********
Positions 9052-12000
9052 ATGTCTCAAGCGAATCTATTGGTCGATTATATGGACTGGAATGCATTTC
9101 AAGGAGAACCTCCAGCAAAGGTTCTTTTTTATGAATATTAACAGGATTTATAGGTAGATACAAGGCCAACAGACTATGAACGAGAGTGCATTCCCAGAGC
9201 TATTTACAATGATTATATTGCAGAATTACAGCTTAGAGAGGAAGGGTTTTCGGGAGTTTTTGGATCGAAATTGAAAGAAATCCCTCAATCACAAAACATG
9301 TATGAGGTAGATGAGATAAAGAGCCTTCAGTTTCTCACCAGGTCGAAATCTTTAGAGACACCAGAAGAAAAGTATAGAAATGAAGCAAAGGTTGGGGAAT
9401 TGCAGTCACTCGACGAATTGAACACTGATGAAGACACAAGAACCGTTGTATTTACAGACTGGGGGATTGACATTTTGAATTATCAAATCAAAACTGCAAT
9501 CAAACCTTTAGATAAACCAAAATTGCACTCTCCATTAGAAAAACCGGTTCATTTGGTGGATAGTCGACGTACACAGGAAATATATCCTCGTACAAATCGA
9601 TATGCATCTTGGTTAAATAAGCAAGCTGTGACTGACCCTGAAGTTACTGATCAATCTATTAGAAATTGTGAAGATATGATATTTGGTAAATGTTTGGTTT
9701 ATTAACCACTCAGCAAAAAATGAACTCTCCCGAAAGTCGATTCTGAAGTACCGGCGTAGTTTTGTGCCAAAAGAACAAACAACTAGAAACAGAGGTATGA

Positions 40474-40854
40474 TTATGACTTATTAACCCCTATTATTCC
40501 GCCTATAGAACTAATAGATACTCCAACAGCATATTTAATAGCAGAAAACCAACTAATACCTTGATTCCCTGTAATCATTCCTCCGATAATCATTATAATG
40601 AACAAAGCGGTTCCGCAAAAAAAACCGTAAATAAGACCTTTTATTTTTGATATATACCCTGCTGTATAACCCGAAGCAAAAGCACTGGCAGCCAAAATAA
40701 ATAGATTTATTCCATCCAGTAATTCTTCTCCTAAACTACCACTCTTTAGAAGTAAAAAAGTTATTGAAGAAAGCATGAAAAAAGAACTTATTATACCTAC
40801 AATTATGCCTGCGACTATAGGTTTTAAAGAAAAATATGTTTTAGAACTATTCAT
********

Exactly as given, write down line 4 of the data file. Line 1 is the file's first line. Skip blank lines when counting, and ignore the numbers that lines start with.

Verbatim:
9201 TATTTACAATGATTATATTGCAGAATTACAGCTTAGAGAGGAAGGGTTTTCGGGAGTTTTTGGATCGAAATTGAAAGAAATCCCTCAATCACAAAACATG